(On DVD, September 2018) For science fiction fans who like the genre for its take on fact-based extrapolations, anticipation of the future or explorations of the possibilities of science, it can be a bit hard to make a space in the SF tent for the unusually robust sub-gene of time-travel romance, in which the mechanics and possibilities of time-travel take a distant back seat to star-crossed romance. Rachel MacAdams has a trilogy of such films in her filmography, but the genre is considerably older than twenty-first century views can expect, and one of the references in that steam is 1980’s Somewhere in Time. The time-travel mechanism is incredibly flimsy—just wish really hard!—although to the film’s credit this becomes a climactic plot point. But the justification is not the point—the point is to allow a young playwright the opportunity to go back a few decades in time to meet and romance an actress. The wish fulfillment is baked into the plot, as is the unrepentant nostalgia presented as unabashed good by the film. It’s a specific kind of film, and I suppose that it does have its audience. Christopher Reeves is noteworthy as the romantic protagonist, ably supported by Jane Seymour with Christopher Plummer playing the heavy as only he can. Somewhere in Time pulls no stops on its way to a timeless tragic romance, so know what to expect. It’s not bad, but aspects of it will strike a few hardened cynics—I plead guilty—as irremediably silly.
(Second viewing, On Blu-ray, September 2018) And so the Roger Moore Bond years begin in Live and Let Die, without SPECTRE, but with tarot, voodoo and tons of Blaxploitation. The globe-threatening antics of previous films are reduced to a drug trafficking movie, albeit with a considerable amount of early-seventies flair. Moore’s performance is not quite Moore’s Bond yet: His approach is still more intense than debonair, his quips are restrained and he still feels like a holdover from the Connery era. The film around him, however, is a clear relic of its time: I happen to like Blaxploitation a lot, so it’s not as if its intrusion on Bond territory is not welcome—on the other hand, this is clearly a black-focused film written by white people, so the folkloric aspects of black culture are played up and character stereotypes abound. It’s also missing a lot of what made Blaxploitation feel fun—no funk, no going up against the man on behalf of the black man. Oh well; we couldn’t really expect much from such a combination. Elsewhere in the movie, the ludicrousness abounds: there’s an uncomfortable aura of supernatural floating around the film, even when you can explain most of it rationally through dramatic plotting, impossibly clever schemes and an impressionistic final shot. It does dovetail with the increasingly silly nature of the Bond series going into the Moore years, especially when tarot and voodoo are used as exotic window-dressing for the series’ globetrotting. Speaking of which: It does feel like an overdose to go back to America in back-to-back Bond movies, even if New Orleans isn’t the same as Las Vegas. (I saw Live and Let Die as a teenager, but I had forgotten all about Bond’s detour in New York City. I did remember the tricked-out card deck, though.) I’m not particularly impressed by the film’s action showpieces, especially the boat sequence which, while containing some spectacular moments, doesn’t seem to build to something as much as it just strings stuff along until it runs out of its budget. Jane Seymour is one of the most intriguing Bond Girls as Solitaire, but I’m not sure that she actually fits in the Bond universe. Yaphet Kotto is not bad as the villain, although one wonders how busy his agenda is in-between the ruling, the trafficking and the evil plotting. Among bit players, David Hedison is great as Felix Leiter, Geoffrey Holder is terrific as Baron Samedi, Madeline Smith is cute as the Opening Bond Girl and Gloria Hendry is welcome as the Bad Bond Girl. Alas, Sheriff Pepper is intolerable, Q is missing and the plot is a bit dull, suggesting once again that the Bond series is at its silly best when it goes bigger-than-big. Speaking of which, Paul McCartney’s title song is terrific, probably my favourite of the series. Otherwise, Live and Let Die is a formula Bond movie, perhaps more interesting as a period piece and as a transition point for the series rather than by itself.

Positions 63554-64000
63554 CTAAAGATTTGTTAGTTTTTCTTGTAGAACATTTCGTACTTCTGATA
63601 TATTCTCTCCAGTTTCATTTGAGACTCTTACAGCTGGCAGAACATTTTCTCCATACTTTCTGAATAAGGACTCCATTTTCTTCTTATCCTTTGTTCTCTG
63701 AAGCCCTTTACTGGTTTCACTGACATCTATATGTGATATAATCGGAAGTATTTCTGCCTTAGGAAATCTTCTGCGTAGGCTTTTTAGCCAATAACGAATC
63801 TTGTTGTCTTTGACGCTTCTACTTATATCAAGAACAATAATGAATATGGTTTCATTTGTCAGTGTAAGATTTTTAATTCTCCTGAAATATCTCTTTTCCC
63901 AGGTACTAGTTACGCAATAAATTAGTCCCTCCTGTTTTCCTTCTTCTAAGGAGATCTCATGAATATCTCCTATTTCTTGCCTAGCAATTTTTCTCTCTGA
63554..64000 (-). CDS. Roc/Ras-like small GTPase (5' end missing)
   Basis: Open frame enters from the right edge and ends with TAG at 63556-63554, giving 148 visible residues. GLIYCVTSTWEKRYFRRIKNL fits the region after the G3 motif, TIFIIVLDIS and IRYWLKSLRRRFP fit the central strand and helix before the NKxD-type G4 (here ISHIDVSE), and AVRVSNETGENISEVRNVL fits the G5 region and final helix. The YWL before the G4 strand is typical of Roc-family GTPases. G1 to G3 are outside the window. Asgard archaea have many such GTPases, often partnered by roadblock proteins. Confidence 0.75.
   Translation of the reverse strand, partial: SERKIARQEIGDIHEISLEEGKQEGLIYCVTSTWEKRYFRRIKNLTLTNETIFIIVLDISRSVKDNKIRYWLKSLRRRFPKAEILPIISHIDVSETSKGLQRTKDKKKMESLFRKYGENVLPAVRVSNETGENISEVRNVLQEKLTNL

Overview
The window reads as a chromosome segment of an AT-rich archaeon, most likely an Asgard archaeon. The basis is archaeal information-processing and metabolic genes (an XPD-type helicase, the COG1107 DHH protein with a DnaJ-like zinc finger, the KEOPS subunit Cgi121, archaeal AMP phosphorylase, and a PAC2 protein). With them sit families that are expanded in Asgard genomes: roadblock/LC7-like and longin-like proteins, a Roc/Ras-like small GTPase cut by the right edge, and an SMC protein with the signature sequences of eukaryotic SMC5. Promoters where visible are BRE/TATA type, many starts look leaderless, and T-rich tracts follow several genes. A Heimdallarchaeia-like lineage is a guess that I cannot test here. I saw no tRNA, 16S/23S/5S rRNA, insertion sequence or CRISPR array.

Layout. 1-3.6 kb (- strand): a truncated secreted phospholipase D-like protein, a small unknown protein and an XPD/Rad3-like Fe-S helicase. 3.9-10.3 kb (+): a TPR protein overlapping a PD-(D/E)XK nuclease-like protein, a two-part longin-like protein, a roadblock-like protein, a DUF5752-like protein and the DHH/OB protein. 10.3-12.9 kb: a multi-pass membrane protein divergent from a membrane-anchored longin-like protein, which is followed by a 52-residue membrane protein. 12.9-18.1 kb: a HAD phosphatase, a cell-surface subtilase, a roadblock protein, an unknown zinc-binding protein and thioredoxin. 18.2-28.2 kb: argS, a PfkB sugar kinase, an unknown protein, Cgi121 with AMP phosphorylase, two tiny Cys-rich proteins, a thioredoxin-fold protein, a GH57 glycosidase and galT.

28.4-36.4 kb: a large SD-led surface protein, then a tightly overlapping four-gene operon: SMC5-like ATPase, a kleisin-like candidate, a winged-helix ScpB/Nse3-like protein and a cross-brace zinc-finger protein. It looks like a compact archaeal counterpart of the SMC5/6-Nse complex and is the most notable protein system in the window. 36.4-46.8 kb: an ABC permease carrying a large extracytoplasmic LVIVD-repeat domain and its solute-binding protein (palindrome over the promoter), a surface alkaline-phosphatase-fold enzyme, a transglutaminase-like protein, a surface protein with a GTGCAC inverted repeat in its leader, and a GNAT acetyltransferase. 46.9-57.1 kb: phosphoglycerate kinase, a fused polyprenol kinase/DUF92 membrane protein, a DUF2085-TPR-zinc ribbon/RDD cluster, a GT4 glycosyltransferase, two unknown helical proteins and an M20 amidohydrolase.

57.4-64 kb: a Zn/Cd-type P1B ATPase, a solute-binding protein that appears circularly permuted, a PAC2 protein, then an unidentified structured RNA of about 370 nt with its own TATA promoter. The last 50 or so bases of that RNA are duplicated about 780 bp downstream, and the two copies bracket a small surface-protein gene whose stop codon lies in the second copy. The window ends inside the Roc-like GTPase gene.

(On Cable TV, January 2014) I have some affection for dumb comedies, and that sometimes translates into a satisfied shrug to describe a film that’s objectively bad. So it is with Freeloaders, an unchallenging comedy about a group of moochers forced to move out of a Los Angeles house when their rock-star host decides to sell his home and move to New York. A few episodic sequences ensue, followed by a tackled-on ending that the protagonists don’t really have to work for. Structurally, the script is a mess and the characters barely deserve any sympathy. But if you’re in the mood for this kind of comedy, Freeloaders fits expectations: It’s not meant to be smart, but it has a few celebrity cameos (Olivia Munn has an unflattering walk-on, Denise Richards only has to be nice, while Richard Branson is asked to look bemused) and The Counting Crows’s Adam Duritz, who also produced the film- is the house owner being so kind to the titular freeloaders, ends up concluding the film with a spirited performance of “Hanginaround” that you will be humming for days. Freeloaders features actors doing their best at being likable and lays on the jokes until a few of them sticks. Dave Foley is most remarkable in a heavily self-deprecating role as himself, while Jane Seymour gets a few laughs as a high-powered real estate agent. Otherwise, it’s a bunch of cheap jokes and irresponsible behavior that make up most of the film, with a few ill-advised romantic moments meant to bloat the film up to 77 minutes. Still, it has a bit of charm and charm is often enough to make a difference in low-budget, low-wit comedies. Freeloaders will make you grin if that’s what you’re looking for, but it’s worth remembering that it’s not going to be a particularly good film and that better comedies are likely to be available from the exact same sources that will rent, show or stream this film.